There has been recent discussion about some benchmarking by the DuckDB folks with good results for DuckDB (“Well they would say that, wouldn’t they?” M. Rice-Davies) and Polars.
Especially now that Polars supports reading and writing the Arrow IPC file format for its DataFrame and Series types, it is reasonable to write a Julia DataFrame with Arrow.jl then read and manipulate it in Polars.
I have been using PyCall.jl and its pyimport function as
pl = pyimport("polars")
to access the Python bindings within a Julia session.
I am not that familiar with the internals of Python nor the distinctions between PyCall.jl and PythonCall.jl.
Would there be an inherent advantage, perhaps related to zero-copy, in using PythonCall.jl to access the Python bindings for Polars?
Would it be feasible/worthwhile creating a Julia package to access the Rust entry points for Polars? At pola-rs · GitHub there are bindings in Python, R, Node.js and pyo3. Is it that much of a stretch to produce a Julia package to access the polars Rust functions?
But also your opening paragraph does not really make much sense to me. What does DuckDB have to do with this, specifically? If you want to use DuckDB, just do using DuckDB, DBInterface (annoying that we need that second one).
Really I think DataFrames and Polars are close competitors. I’m not sure that a “Polars.jl” is really needed or worth the likely large amount of effort to make it happen.
I was thinking of the benchmarks mentioned in recent posts on https://discourse.julialang.org/t/the-state-of-dataframes-jl-h2o-benchmark/ when I mentioned DuckDB. The latest version of the benchmarks were performed by the DuckDB folks to show the speed of their most recent version. The benchmark results also show that Polars is very fast on these benchmarks. The mention of DuckDB was only to provide motivation, through their benchmarks, for interfacing to Polars.
It is certainly possible to use PyCall or PythonCall and the Python bindings for Polars to do the types of summaries shown in the benchmarks. But I don’t know if that route will cause copies of large objects to be made. I believe that the existing Arrow.Table and Arrow.write functions in Arrow.jl can provide for zero-copy exchange of Arrow tables between Julia and Rust, but I don’t know much about the Rust end of that.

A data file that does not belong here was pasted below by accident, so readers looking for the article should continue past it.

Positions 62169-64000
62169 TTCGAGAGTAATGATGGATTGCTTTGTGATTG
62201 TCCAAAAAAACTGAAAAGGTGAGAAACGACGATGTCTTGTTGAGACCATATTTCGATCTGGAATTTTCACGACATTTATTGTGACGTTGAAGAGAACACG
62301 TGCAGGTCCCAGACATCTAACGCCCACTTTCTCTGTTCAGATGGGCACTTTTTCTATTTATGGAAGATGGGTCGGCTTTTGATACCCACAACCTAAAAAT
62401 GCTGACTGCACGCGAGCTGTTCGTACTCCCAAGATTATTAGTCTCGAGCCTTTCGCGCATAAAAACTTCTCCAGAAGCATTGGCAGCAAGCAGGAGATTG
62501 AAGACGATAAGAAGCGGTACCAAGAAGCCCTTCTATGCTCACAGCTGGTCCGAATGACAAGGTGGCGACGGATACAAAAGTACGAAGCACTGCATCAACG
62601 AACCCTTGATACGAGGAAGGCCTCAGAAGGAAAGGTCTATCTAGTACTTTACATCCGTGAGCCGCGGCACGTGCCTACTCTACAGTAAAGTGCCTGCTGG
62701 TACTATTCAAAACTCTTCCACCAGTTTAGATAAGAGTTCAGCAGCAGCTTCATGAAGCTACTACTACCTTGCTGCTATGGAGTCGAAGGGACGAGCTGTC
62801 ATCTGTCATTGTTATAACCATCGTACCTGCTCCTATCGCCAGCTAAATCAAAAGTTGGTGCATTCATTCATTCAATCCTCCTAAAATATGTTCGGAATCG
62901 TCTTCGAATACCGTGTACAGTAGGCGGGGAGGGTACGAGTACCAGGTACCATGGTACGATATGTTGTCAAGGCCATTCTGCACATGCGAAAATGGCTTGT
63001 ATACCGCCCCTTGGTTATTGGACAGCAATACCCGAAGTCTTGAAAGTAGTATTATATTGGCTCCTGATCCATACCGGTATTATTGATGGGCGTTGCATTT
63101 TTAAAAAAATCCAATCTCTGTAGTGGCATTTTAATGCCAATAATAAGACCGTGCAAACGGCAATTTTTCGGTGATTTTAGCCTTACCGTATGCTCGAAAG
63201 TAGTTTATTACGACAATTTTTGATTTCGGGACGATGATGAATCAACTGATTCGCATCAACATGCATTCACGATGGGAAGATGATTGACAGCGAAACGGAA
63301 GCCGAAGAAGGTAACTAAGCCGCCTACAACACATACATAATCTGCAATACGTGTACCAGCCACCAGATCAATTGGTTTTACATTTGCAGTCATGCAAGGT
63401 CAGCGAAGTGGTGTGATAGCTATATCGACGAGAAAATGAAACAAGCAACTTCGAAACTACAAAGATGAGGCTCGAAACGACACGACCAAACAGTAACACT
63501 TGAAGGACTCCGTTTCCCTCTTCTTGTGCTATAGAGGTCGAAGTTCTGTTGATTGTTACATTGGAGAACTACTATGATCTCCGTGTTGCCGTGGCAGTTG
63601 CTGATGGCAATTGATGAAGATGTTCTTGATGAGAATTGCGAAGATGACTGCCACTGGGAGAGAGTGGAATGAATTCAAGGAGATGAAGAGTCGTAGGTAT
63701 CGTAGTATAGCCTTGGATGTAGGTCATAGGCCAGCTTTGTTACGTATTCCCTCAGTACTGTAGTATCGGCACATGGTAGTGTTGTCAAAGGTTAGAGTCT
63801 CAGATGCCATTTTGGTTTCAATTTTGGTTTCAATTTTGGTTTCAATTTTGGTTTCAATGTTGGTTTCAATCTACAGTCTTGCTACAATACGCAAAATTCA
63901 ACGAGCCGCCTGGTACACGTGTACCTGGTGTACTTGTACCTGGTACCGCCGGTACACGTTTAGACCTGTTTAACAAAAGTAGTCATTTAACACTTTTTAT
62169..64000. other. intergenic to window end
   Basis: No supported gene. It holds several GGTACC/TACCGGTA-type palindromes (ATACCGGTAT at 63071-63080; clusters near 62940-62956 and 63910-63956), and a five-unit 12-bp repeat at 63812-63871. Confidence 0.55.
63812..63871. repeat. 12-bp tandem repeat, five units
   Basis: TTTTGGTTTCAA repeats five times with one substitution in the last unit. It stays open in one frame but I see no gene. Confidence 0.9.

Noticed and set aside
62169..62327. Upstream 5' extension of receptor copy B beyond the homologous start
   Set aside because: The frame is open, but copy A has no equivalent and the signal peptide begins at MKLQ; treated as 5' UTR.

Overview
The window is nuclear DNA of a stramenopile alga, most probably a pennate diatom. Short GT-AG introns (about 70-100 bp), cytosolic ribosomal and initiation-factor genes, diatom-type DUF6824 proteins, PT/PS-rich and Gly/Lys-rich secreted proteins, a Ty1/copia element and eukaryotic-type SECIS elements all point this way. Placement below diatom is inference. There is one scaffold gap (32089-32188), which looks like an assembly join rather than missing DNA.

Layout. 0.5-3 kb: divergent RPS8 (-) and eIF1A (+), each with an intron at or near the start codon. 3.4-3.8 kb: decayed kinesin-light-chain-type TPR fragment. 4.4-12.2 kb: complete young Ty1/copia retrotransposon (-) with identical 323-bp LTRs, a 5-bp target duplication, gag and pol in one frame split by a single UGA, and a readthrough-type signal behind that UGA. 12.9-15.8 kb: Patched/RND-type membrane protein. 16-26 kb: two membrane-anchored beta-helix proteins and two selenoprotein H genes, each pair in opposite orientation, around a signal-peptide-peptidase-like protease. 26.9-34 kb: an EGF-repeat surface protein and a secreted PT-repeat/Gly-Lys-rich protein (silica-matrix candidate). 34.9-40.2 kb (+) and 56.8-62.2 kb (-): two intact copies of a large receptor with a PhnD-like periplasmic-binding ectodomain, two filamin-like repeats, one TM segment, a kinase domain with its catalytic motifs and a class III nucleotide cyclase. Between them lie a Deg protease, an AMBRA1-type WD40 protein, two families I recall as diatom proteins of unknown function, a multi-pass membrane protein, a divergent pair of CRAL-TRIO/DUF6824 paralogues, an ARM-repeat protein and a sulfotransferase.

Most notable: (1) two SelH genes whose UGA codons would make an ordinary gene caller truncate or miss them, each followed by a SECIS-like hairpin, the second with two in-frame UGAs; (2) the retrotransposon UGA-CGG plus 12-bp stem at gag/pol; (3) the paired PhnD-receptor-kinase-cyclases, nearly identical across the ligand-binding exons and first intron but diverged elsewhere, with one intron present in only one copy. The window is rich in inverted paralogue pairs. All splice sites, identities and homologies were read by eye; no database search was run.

The point of interfacing to Polars is not to replace DataFrames.jl but rather to enhance it for cases of large complicated joins and summaries.
Note that DataFrames.jl is noticeably slow only in some cases. Typically it is comparable (even if slower). And I could give you benchmarks, when DataFrames.jl is faster than Polars (one relevant case is when you run code on a laptop not on a server having 40-cores; on laptop DataFrames.jl performance is relatively more attractive).
My current thinking is:
we know in what cases we need to improve DataFrames.jl (it is mostly operations when you have many small groups; we are quite good if there are few large groups); in the cases when we are really slow we plan to improve them
still it should be expected that in the long run DuckDB/Polars will be faster on the average; the reason is that many more people are willing to work on performance of these frameworks (I opened GSoC/JSoC call for performance improvements for DataFrames.jl this year and it did not get people interested in it)
if I have to choose DuckDB vs Polars in my work I choose DuckDB as a fallback; the reasons are that
i. we already have a package DuckDB.jl that allows me to do it
ii. it is in general faster (not by much but faster)
iii. it is enough that I know SQL to use it (Polars also has SQL interface, but for DuckDB this is a native interface).
Also, in general, can you please report in DataFrames.jl issue cases when you in practice find DataFrames.jl to be exceedingly slow? Focusing on a concrete classes of cases is the easiest way for us to improve.
I guess DF.jl doesn’t automatically use multi-threading, which is fine, I wish the H2O DB benchmark has single thread benchmark.
But I guess they’re coming from big DB perspective, there’s no point in not doing everything multi-threaded. In deed, I think it’s pretty rare when you need to groupby many smaller dataframes in parallel, than having just a big “data base”
Roughly yes. They come from “big database” perspective, and I think it makes sense.
In terms of DataFrames.jl:
originally it was developed as single-threaded;
we are slowly adding multi-threading in different places, so things improve, but this is work in progress and did not have a top priority (we put more priority on single-threaded performance, functionality coverage, and API flexibility); but e.g. until Julia fully resolves issues with GC in multi-threading code we will have problems (GC is not an issue for DuckDB and Polars)
Will Dtables be able to address multithreading? What is the GC problem?
I think what’s missing from the Pluto and JuliaHub, and the Julia ecosystem as a whole, is a GUI table editor. With SQLite (or DuckDB if it’s developed). I should be able to connect an editor like DBeaver to enter tables, and map joins, while using the Pluto notebook to analyze data, and for visualization/publishing data.
What if i was doing something like employee evaluations, and I want to study the performance of individual employees and staff as a whole. Would rows be better for the former and columns for the later? Would a vector or graph database be better suited to evaluating each as needed?